The Care and Feeding of Black Hole Sagittarius A

New observations from the GRAVITY and SINFONI instrument on the Very Large Telescope have given us unprecedented observations of material falling into the supermassive black hole at the center of the Milky Way Galaxy.

7720 Views | Published on 9th Nov, 2018

Hiding in the center of our Milky Way Galaxy is dark behemoth that defies our physics. Lying here, behind thick curtains of interstellar gas, dust and ice, is a well of gravity exceeding the gravitational pull of over four million stars. Astronomers call it a Sagitarrius A Star, a supermassive black hole.

Travelling from our home to this deep, dark pit, along the way, we pass by millions of stars, nebulae and stellar nurseries. A, intergalactic journey of some 26,700 light years.

We are travelling to a very strange place. Once we’ve pierced the galactic center’s veil blocking most radiation from reaching us by looking in infrared light, we begin to see with new and sensitive instruments a view of our galactic center like we’ve never seen before.

The first thing we can see are the stars orbiting this gravitational beast. The close ones fly around in unstable orbits, while others gently flow in free fall. Some of these stars, and one in particular called S2, are getting very close to the black hole.

S2 is orbiting Sag A star once every 16 years and at close approach, is at a perilous distance of only 18 billion kilometers. At this distance, S2 is travelling greater than 25 million kilometers per hour.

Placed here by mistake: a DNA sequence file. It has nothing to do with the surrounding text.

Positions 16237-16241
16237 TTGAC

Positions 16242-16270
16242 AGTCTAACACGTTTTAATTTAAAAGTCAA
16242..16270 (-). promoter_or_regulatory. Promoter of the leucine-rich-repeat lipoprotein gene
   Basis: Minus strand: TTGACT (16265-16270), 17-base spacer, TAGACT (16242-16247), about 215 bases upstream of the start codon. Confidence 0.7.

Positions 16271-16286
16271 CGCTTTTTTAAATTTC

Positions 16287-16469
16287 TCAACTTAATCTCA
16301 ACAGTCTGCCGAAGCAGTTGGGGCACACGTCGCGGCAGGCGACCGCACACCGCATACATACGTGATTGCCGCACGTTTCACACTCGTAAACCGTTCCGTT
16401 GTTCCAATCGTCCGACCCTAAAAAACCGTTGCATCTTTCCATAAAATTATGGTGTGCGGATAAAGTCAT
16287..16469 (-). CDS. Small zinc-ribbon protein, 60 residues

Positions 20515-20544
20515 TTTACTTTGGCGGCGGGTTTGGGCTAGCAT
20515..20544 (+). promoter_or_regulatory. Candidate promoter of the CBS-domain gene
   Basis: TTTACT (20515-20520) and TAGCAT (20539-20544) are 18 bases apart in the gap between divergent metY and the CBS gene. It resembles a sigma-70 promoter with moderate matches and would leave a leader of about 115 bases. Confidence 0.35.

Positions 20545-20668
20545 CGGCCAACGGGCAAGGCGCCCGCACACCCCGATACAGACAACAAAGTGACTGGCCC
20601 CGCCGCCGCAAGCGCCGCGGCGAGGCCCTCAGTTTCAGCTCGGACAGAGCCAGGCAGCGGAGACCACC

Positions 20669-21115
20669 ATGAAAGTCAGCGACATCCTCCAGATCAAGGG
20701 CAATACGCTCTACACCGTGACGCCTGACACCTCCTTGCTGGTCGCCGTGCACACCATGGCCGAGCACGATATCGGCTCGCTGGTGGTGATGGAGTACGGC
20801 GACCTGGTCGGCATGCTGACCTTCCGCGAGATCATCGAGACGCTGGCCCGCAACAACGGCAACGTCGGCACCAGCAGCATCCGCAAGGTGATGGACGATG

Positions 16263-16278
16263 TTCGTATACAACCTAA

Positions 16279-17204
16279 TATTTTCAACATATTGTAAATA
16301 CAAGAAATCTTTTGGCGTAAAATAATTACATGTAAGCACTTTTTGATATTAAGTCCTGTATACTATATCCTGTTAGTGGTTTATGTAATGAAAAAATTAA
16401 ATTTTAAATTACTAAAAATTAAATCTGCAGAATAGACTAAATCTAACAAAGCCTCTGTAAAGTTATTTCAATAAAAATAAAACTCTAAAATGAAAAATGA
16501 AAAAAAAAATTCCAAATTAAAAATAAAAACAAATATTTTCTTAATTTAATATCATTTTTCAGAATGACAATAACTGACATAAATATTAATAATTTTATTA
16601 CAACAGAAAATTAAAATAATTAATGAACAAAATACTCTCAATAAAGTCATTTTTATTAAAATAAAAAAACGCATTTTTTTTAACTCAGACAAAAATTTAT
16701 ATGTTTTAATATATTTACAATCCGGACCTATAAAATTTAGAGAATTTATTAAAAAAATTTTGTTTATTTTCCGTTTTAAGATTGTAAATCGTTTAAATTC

As amazing as watching these stars orbit Sag A star is, we can now look even closer, Using infrared telescopes never before brought to bear on this region operated the European Southern Observatory, we can also see something astonishing. Behind the orbiting stars lies a gas cloud, a stream of gas and dust, and it was captured falling into the Sagitarius A star as it happened.

For the first time, we can see a belt of gas falling into a black hole. Live.

Three flares were observed by the GRAVTY and SINFONI instruments on the Very Large Telescope. These three flares were infrared radiation given off as a knot of infalling gas trapped by the black hole fell in at over 30 percent the speed of light.

What isn’t clear is if these flares on one knot of gas seen three times, or three different knots of infalling material.

The supermassive black hole lying at the center of the milky way is a very strange place. The gravity pull from sag a star is unfathomable. As we get closer, the stronger the pull gets until a point of no return is reached. This is the event horizon.

Beyond it, Newton, Einstein, quantum mechanics, all of it, ceases to help us. These robust laws of nature no longer apply. Beyond the point of no return lies a singularity - a point of infinite density and zero volume, none of our tools equip us to help our understanding here. Does this mean we can never know for certain what lies beyond the event horizon?

One thing we can know for certain, with these new observations, there is now little doubt that there is in fact a supermassive black hole at the center of our galaxy.

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